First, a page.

The Kennedy camp also proposed a plank approved on a roll call before Kennedy spoke Tuesday declaring that "the need to guarantee a job to every American who is able to work . . . is our single highest domestic priority," and should take procedence over all others, including the fight against inflation.
Carter, who wants to run this fall as a warrior against inflation, said in his statement tonight that he, too, has "no higher domestic priority than full employment." But he added: "To achieve full employment we must also be successful in our fight against inflation.
When this plank was debated, Carter supporters opposed it on the grounds that it tended to weaken the party's commitment to reduce the rate of inflation.
The other symbolically important planks that the convention approved over Carter administration objections were the work of the women's movement, and one of them alarmed Carter supporters as a potentical liability.
That was the plank that sought to enforce party discipline on the issue of the Equal Rights Amendment. Approved by a voice vote here, the plank says "the Democratic Party shall withhold financial support and technical campaign assistance from candidates who do not support the ERA."
Leaders of the women's movement here said this plank was necessary to demonstrate the party's determination to push the ERA. But Gov. Jim Hunt of North Carolina said the plank was adopted "withou any understanding of what it will take to get ERA approved."
"My state is probably closer than any other state to passing the ERA," Hunt said. "The worst thing you can have is someone telling you what to do from Washington or New York."
Some feminist activists threatened to walk out of the convention if Carter tried to disavow this plank. Instead he ignored it. Aides explained that he saw no need to comment on a convention instruction to the Democratic National Committee. The plank may have little actual effect, however, because the DNC provides minimal support to candidates.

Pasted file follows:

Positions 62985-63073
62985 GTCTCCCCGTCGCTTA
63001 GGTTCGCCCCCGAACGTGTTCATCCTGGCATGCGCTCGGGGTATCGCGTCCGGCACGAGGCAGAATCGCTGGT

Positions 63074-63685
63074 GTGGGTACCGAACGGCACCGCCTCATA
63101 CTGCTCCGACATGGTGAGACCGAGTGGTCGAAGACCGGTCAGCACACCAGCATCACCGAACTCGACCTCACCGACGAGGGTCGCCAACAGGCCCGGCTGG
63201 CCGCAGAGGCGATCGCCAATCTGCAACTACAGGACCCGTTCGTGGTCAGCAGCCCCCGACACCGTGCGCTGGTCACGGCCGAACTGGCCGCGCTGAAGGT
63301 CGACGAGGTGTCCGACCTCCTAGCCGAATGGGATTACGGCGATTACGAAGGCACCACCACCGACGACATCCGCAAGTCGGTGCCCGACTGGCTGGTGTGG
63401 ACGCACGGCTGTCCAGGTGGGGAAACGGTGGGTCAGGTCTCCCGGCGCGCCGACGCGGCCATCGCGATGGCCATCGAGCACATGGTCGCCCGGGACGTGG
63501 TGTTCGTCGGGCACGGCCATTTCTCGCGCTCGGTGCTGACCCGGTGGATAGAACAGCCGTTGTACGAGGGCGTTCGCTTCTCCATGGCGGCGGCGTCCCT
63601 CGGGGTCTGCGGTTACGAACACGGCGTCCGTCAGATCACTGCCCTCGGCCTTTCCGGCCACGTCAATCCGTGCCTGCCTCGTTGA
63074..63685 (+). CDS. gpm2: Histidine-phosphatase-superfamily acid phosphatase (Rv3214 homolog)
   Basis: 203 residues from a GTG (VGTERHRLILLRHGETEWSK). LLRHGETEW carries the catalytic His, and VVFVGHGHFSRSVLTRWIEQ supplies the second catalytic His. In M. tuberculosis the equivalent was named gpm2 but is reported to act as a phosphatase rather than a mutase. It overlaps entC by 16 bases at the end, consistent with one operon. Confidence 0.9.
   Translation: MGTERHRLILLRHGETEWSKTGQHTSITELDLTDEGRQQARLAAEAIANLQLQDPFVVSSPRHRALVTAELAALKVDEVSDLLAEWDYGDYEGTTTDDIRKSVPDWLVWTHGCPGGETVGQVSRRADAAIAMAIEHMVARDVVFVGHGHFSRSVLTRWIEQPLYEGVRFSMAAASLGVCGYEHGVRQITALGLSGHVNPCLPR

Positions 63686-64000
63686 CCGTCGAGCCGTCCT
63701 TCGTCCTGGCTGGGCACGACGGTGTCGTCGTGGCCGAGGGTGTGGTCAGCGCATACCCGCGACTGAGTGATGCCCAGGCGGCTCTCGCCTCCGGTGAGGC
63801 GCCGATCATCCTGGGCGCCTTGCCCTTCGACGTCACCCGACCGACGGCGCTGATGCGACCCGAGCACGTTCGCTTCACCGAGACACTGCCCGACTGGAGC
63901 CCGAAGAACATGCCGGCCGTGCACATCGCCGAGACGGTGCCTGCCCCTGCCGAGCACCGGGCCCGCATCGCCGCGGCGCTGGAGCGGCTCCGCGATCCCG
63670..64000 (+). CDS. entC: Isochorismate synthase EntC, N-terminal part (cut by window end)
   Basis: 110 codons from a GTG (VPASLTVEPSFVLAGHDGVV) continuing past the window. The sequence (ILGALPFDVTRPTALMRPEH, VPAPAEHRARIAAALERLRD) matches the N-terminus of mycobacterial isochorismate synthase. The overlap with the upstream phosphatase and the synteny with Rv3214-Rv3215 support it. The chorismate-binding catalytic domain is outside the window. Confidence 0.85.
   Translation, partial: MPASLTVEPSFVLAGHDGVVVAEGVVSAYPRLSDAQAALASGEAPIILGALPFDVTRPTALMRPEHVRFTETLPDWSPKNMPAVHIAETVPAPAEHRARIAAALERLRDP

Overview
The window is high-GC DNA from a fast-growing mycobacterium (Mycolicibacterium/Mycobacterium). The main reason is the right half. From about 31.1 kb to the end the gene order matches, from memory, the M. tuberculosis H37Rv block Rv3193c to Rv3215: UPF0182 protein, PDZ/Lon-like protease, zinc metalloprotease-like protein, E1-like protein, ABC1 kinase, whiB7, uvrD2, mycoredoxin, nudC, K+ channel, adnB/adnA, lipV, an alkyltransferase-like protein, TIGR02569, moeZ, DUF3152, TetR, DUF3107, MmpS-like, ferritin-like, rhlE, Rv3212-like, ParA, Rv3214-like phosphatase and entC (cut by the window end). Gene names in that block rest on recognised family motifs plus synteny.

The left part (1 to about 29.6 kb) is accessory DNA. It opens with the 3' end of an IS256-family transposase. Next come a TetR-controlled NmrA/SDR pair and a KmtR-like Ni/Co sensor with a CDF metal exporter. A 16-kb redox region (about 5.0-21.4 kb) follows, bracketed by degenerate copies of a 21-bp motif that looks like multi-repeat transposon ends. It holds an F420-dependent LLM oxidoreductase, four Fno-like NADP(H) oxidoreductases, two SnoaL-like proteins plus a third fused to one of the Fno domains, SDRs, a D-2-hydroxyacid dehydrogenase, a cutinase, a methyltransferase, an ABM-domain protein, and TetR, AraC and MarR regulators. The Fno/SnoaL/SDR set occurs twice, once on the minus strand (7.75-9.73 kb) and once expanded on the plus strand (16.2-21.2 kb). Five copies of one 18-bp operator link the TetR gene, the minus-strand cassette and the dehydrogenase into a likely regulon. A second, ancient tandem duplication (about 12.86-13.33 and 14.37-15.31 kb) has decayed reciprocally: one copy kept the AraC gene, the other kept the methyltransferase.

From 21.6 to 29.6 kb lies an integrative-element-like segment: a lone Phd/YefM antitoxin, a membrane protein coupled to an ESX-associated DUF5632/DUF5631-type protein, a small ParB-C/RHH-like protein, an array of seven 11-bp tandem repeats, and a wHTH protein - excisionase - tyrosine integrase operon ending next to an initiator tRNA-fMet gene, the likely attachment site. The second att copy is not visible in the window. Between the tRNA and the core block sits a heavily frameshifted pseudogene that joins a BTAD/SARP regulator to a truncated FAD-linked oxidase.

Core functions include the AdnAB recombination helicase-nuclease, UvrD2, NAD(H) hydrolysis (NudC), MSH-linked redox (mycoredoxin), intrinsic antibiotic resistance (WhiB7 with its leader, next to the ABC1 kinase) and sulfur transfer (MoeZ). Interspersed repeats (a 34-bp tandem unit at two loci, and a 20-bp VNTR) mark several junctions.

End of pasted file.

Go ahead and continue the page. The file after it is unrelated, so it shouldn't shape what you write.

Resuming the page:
The second plank backed by feminist activists declared, in effect, that the Democrat, would support federal funding under Medicaid for poor women's abortions.
In his statement tonight, Carter said: "Since the beginning of my administration, I have personally opposed federal funding of abortion. I am sworn to uphold the laws passed by Congress, and the Constitution of the United States as interpreted by the federal courts, but my personal view remains unchanged."
This was a way of reminding the convention there is no practical prospect that Congress will soon appropriate federal funds for Medicaid abortions, no matter what the party platform says.
Perhaps because it was the only concrete target for restless political energies in this convention, the platform provoked intense, backstage political maneuvering by numerous interest groups.
A good example was the Campaign for Safe Energy, an active and increasingly effective lobbying group that already had helped push the Democratic Party into an essentially antinuclear-power stance at its June platform hearings.
When they arrived in New York, lobbyists for the group and delegates sympathetic to them concluded that they had been so successful in June that they might not get any attention here. They quickly plotted a way to correct that.
They had one tool to work with, a plank calling for greater federal expenditures on solar energy, which got enough support in the platform committee to be offered as a minority report to the full convention. But the Carter camp quickly accepted the plank, which called for federal expenditures on solar energy research larger than the total of federal support of synthetic fuels research and development.
The Campaign for Safe Energy and its allies then began pressing for an opportunity for one of its allies to speak to the full convention in prime time to draw attention to the antinuclear-power plank, which is inconsistent with Carter administration policy. At first the Carter camp refused, but the group then threatened to nominate its leading ally in Congress, Rep. Edward J. Markey (D-Mass.), for vice president.
Apparently, this threat to spoil the appearance of unity that the Carter camp hopes to promote Thursday night -- when the vice president formally is nominated and Carter makes his acceptance speech -- struck home. When antinuclear activists succeeded in getting many more than the necessary 333 signature on petitions supporting Markey's candidacy, the convention's organizers gave way.